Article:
Ukrainian grain production stable, domestic consumption slides

20.10.2016

Ukraine’s wheat food consumption and feed consumption for all grains has been downscaled based on shrinking animal numbers, the difficult economic situation, and change in consumer preferences. Decreased domestic consumption and lower ending stocks for grains allowed for higher exports, the U.S. Department of Agriculture’s (USDA) Foreign Agricultural Service (FAS) said in an Oct. 11 report. Decreasing rye production opened the opportunity for imports of this crop for market year 2015-16.

Ukraine’s 2015-16 marketing year has been concluded for wheat, barley and rye. According to industry sources, 60% of wheat is of milling quality and 40% is feed quality. In 2016 farmers harvested: almost 26.6 million tonnes of wheat, 2.5% below the 2015 level; 9.7 million tonnes of barley, 13% above; and almost 402,000 tonnes of rye, comparable to the 2015 level, according to the State Statistics Service of Ukraine (SSSU).

Another growing market was the E.U., which bought 2 million tonnes of wheat in market year 2015-16, a 40% increase compared to the previous market year. Exports to this destination primarily were supported by a Tariff Rate Quota (TRQ) offered to Ukraine under the Deep and Comprehensive Free Trade Area (DCTFA). Recently, the E.U. announced a further increase of TRQ ceilings for a number of agricultural products from Ukraine, including grains that might further boost exports to the market.

Ukraine’s domestic wheat consumption is sliding down due to a decreasing population as well as loss of governmental control over the Crimean Peninsula and parts of the territories in Eastern Ukraine. According to the FAS, flour mills in Ukraine are running at approximately 30% of their capacity, and millers are trying to balance shrinking domestic consumption with exports.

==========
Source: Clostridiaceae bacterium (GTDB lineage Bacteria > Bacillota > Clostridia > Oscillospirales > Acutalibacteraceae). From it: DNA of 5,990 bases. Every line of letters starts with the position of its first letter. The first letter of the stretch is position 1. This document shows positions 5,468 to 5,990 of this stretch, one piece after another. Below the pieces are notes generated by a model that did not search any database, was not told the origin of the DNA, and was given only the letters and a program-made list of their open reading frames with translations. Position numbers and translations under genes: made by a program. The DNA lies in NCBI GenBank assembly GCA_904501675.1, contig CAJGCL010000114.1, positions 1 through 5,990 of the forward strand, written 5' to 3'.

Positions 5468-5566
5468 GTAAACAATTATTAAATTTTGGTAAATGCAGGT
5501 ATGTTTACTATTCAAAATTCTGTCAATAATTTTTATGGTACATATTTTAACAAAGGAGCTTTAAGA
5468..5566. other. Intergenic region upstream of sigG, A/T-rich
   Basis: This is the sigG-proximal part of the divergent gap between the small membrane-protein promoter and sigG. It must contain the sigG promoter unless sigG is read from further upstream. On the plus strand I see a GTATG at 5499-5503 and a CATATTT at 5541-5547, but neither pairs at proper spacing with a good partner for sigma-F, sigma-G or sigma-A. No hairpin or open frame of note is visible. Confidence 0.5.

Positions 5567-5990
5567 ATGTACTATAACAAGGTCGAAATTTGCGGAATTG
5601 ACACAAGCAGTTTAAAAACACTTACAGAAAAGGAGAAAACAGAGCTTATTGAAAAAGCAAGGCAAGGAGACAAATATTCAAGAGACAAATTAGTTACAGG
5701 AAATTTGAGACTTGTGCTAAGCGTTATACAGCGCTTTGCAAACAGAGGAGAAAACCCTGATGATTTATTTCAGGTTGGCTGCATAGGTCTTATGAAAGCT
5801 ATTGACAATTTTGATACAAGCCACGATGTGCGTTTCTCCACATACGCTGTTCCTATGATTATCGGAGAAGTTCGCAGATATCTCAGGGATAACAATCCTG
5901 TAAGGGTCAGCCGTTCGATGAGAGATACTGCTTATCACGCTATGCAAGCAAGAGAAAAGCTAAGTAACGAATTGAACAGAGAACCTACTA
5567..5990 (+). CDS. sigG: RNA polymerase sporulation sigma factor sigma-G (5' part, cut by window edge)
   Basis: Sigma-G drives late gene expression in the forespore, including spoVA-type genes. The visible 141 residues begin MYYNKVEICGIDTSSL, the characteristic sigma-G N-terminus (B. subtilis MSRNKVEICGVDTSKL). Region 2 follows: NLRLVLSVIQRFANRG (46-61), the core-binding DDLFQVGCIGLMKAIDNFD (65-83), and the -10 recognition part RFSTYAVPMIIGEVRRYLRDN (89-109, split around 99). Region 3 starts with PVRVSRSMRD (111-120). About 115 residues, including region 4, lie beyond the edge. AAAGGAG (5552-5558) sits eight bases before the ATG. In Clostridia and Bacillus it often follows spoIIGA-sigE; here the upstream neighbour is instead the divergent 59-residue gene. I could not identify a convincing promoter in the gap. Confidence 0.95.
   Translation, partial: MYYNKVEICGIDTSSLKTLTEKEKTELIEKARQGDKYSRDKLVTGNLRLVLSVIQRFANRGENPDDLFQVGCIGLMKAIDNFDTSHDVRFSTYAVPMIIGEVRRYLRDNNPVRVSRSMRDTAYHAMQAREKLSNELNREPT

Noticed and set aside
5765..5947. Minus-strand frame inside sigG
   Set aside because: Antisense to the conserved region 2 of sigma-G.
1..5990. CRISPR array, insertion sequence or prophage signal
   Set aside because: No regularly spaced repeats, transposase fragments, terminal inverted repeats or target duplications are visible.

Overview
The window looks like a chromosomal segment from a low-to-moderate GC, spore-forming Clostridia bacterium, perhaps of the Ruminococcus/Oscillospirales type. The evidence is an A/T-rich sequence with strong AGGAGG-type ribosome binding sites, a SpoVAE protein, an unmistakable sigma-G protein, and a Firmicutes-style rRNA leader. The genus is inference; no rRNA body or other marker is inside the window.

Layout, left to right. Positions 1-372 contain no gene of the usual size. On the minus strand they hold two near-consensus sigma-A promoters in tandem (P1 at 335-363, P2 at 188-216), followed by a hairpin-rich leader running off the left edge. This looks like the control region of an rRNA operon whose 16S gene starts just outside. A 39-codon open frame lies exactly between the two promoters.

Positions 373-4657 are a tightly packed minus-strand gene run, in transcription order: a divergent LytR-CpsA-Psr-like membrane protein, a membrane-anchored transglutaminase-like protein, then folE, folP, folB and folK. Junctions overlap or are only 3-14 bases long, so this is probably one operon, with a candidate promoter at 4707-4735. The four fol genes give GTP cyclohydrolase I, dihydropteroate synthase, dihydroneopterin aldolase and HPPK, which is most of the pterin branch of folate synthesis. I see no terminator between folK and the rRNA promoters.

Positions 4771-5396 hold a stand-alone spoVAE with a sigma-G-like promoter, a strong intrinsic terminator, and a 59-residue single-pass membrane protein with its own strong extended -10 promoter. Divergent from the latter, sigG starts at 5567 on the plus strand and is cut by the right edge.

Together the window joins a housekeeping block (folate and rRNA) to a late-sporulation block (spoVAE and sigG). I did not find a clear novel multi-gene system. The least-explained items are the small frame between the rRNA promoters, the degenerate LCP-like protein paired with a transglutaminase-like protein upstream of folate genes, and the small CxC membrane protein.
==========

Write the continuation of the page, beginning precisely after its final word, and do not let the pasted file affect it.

A fall in domestic bread consumption is forcing Ukrainian millers to increasingly sell to international markets. For market year 2015-16, Ukraine exported 365,000 tonnes of wheat flour and products, an increase of almost 30% compared to the previous market year. The major growth destinations are East and Southeast Asian countries. According to the report, the major consumer of Ukrainian flour for this region remains North Korea, which is importing both directly as well as transshipping the commodity through China.

Total feed consumption for all grains has been decreased for market year 2015-16 compared to market year 2014-15. The reduction is based on a 6.7% decrease of poultry flock and a 3.4% decrease of the swine herd for January-September 2016, compared to the same period of 2015 in accordance with SSSU data.

Feed rye consumption has been decreased for market year 2015-16 and market year 2016-17 compared to market year 2014-15 because Ukraine began importing the commodity due to the decrease of domestic production, the FAS said.

The decline in consumption of rye and corn for feed purposes has been partially substituted by increased domestic consumption of wheat and barley for feed purposes for market year 2015-16. According to the FAS, domestic corn prices were higher compared to feed wheat and barley, so feed rations for animals likely have been rebalanced to include cheaper components.


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